I can feel that ennui coming on now, take care.

  • CB

    Wind your neck in will you.

    An idiot would be left in the dark by what I posted. Pretending to be one doesn’t suit you.

    The state could have given the Birmingham families the truth and justice they seek at any stage over the last 40 years, but have actively suppressed it.

    You’ve managed to churn out a several hundred words while trying to ignore this, with a lack of curiosity about the motives behind this that contrasts with the aspersions you cast on Chris Mullin’s.

    Your primary concern is for the families. Anyone reading your substantial input here might disagree.

  • Thomas Barber

    “Have you any idea how much budget pressure police forces are under? And you think they have no financial management concerns about resourcing a massive investigation into multiple murders from 40 years ago with all
    that that entails”

    Like Lord justice Weir said its the British government who are ultimately responsible for providing the British police with the resources they need to do the job they are employed to do and they seem to have an unlimited purse when it comes to invading and bombing countries around the world. Money and resources are no object when it comes to pursuing republicans for crimes committed 40 years ago the Jean Mc Conville case being an example.

    You seem to keep avoiding answering just why the British governmet has issued a D notice untill 2069 on the release of files relating to the Birmingham pub bombings just like they refuse to give access to the Irish government to any files they hold in relation to the Dublin Monaghan bombings. Once agin why do you think that is ?

    Regarding your last paragragh, once again, I like the British police and the British government, already know who the Birmingham pub bombers were and rather than convicting the guilty the British police choose to convict innocent Irish citizens.

  • MainlandUlsterman

    why would they disagree, when it’s all about supporting the families’ quest for justice against the bombers?

    I notice you haven’t responded to my request for you to show where I said those things you claim I said, so that speaks for itself.

    Your argument seems to be that the Birmingham pub bombings can only be written about if talking about the criminal justice cock-up that happened afterwards – one I did acknowledge by the way and I do think was very poor, though not exactly typical of British criminal justice overall. I’m not arguing with you on that at all. I’m just talking about where we are now, which is supporting the families who are seeking justice against the bombers. Is that so wrong? My criticism of Mullin was for not being more supportive, given his huge interest in the Birmingham pub bombings, that is all. I was just going on the quote in the article we’re commenting on. Fair comment, no?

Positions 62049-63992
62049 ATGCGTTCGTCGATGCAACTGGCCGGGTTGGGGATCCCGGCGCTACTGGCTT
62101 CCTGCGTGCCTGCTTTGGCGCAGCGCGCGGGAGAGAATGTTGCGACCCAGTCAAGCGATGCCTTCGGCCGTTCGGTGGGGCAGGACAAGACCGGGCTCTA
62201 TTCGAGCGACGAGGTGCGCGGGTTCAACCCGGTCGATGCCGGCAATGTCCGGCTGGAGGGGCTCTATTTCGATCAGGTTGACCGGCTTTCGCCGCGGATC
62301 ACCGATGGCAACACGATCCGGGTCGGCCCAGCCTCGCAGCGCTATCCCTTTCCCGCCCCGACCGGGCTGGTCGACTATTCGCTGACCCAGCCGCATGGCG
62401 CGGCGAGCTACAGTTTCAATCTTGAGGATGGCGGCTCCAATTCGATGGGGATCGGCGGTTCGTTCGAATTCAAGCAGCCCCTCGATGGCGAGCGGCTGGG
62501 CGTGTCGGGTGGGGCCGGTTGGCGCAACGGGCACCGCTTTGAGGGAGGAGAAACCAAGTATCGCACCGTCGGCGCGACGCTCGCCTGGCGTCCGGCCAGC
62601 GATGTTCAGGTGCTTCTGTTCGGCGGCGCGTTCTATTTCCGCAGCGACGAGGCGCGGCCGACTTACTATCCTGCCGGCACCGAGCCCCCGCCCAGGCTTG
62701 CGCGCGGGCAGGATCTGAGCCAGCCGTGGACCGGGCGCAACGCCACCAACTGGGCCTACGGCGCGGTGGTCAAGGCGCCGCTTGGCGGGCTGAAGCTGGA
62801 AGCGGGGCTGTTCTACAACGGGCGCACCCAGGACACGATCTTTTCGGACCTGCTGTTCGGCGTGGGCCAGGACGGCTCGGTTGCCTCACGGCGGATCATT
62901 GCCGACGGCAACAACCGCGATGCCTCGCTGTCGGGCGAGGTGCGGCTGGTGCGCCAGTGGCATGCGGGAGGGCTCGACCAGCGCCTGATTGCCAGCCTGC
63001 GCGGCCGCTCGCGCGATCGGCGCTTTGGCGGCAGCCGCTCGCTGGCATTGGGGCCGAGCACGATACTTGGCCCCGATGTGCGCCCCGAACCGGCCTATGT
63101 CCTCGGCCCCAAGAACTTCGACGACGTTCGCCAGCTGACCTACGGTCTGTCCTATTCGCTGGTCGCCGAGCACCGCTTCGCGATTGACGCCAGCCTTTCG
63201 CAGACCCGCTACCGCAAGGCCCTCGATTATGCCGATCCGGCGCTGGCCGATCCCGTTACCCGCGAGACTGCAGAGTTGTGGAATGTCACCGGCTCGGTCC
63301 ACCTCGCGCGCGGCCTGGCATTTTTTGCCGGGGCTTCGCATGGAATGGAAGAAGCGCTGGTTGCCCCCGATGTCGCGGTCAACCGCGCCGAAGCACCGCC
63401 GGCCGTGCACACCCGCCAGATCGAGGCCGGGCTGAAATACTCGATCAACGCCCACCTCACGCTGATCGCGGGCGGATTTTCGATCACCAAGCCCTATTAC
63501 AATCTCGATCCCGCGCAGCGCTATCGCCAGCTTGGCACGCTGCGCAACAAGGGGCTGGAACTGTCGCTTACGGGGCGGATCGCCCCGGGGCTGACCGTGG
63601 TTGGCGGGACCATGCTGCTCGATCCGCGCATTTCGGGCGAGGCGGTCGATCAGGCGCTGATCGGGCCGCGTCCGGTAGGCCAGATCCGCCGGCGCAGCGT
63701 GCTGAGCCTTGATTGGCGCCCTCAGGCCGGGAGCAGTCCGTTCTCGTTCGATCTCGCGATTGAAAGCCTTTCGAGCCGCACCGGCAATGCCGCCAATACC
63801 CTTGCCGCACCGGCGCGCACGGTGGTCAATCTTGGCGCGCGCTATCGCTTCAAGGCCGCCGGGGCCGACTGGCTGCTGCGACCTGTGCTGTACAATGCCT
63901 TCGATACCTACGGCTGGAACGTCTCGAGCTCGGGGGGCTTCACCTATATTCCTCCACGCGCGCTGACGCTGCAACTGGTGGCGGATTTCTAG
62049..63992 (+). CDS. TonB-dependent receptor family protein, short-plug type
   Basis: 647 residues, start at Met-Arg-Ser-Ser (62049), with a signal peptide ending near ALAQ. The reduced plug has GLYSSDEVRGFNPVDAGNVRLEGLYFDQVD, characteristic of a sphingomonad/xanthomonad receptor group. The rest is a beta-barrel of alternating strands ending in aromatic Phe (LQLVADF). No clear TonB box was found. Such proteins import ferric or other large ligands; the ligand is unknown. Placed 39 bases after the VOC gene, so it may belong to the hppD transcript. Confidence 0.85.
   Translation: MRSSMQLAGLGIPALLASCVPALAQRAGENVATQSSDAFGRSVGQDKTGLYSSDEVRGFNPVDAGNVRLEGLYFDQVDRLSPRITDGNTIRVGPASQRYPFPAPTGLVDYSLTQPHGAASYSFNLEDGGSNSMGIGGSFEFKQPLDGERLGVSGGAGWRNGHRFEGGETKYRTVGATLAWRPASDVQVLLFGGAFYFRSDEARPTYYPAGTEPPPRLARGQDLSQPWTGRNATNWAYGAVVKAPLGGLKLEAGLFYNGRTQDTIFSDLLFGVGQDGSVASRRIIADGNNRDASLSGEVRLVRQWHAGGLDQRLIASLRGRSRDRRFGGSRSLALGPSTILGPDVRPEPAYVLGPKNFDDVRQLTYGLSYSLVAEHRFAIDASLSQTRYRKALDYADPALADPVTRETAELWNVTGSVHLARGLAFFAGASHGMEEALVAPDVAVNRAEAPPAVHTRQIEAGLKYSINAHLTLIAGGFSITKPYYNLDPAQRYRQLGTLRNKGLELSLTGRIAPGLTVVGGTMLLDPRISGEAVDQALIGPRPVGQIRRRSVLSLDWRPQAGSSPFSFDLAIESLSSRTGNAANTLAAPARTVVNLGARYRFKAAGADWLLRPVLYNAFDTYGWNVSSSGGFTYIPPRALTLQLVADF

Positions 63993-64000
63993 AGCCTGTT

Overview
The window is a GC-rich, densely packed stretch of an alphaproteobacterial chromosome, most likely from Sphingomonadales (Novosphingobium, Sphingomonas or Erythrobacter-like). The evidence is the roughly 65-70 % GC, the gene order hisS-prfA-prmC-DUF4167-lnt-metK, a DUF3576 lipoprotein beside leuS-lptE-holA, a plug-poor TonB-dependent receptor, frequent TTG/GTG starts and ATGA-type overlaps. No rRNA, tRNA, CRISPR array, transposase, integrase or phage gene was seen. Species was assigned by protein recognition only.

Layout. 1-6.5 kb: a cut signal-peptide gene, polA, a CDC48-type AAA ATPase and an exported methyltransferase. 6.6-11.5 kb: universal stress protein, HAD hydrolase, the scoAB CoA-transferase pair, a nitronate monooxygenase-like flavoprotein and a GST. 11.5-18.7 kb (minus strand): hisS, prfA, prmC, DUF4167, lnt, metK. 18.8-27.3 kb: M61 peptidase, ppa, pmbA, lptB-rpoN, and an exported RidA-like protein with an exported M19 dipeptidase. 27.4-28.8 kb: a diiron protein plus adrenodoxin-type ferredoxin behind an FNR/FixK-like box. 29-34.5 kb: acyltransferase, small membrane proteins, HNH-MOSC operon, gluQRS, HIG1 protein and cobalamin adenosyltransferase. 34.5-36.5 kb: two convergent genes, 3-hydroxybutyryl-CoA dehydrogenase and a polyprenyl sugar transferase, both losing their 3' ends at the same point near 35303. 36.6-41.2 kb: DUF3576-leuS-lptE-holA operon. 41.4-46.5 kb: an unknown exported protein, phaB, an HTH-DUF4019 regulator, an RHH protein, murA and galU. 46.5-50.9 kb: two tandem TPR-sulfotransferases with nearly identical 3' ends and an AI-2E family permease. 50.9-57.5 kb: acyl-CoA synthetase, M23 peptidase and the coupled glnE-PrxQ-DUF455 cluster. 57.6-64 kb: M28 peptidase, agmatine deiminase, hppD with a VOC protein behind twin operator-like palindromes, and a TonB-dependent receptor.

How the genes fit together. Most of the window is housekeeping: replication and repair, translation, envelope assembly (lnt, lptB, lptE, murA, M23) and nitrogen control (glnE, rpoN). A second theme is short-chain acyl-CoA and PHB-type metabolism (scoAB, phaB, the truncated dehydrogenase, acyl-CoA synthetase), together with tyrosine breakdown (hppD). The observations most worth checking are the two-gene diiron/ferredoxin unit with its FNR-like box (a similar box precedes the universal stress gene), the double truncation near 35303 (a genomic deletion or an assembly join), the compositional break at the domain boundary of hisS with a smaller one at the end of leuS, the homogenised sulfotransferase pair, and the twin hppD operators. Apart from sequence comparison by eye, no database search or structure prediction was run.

• CB

    No. You cast aspersions on Chris Mullin which weren’t based on what he said but on the projection of your own prejudices. To coin a phrase that was pretty disgraceful.

    You fall over yourself to explain why the state can’t be expected to even seek justice, and that it shouldn’t be expected to provide the necessary resources. Even taking this at face value, which I don’t, this makes your criticism of Chris Mullin even more ludicrous as you’re criticizing him for not pursuing a lost cause that would only raise the hopes of the families with no chance of success.

    The bigger issue is that the state’s action in this case gives us an insight into a pattern that persisted throughout the troubles that apologists want to obscure. Its entirely disingenuous to look at the actions of state actors (West Mids police, say) in isolation, when the full force of the state has actively suppressed justice in this case.

    As each grubby detail emerges of the depths the state sunk to throughout the troubles, apologists explain these away as the the logical, if difficult, steps needed in extraordinary times. They were done for the greater good, and the more egregious examples were the actions of the bad apples the First Minister has just trotted out on the news in relation to the Shankill bomb allegations. Either way, we need to accept the state’s line at face value and ask no questions in advance of that fine day when the alphabet soup of paramilitaries corporately open their records (which mostly don’t exist) and share their version of the truth (which no one will believe). So the state is conveniently off the hook and we all move on.

    It’s becoming increasingly clear that the state was immersed in despicable actions on all sides of this conflict. When apologists who’re so comfortable with what we know already argue so stridently against finding out any more, I wonder just how bad the truth might be.

  • MainlandUlsterman

    some of the families themselves also criticised him, CB – hardly just my projection.

    You’re putting up a very persistent defence but ultimately my comment was a simple one and with respect, stands unanswered: that there is a stark contrast between Mullin’s admirable tenacity in exposing state mistakes and his rather defeatist approach to pursuing the bombers themselves.

    I’m not saying he’s a bad person, he may well be frightened to pursue justice against the IRA – most people are, even now. You can end up dead in a ditch. It’s just that Mullin’s calling off the search looks bad and it also looks like part of a wider pattern of lopsided justice-seeking over Northern Ireland matters: crusades for justice if there’s a sniff of state wrongdoing, but settling back into the armchair when the justice being sought is against Republicans. This grates on a lot of people, not just me. You may not read so many of them on Slugger but this whole perception of one-sided justice over the Troubles problem is huge. Ignore it at your peril.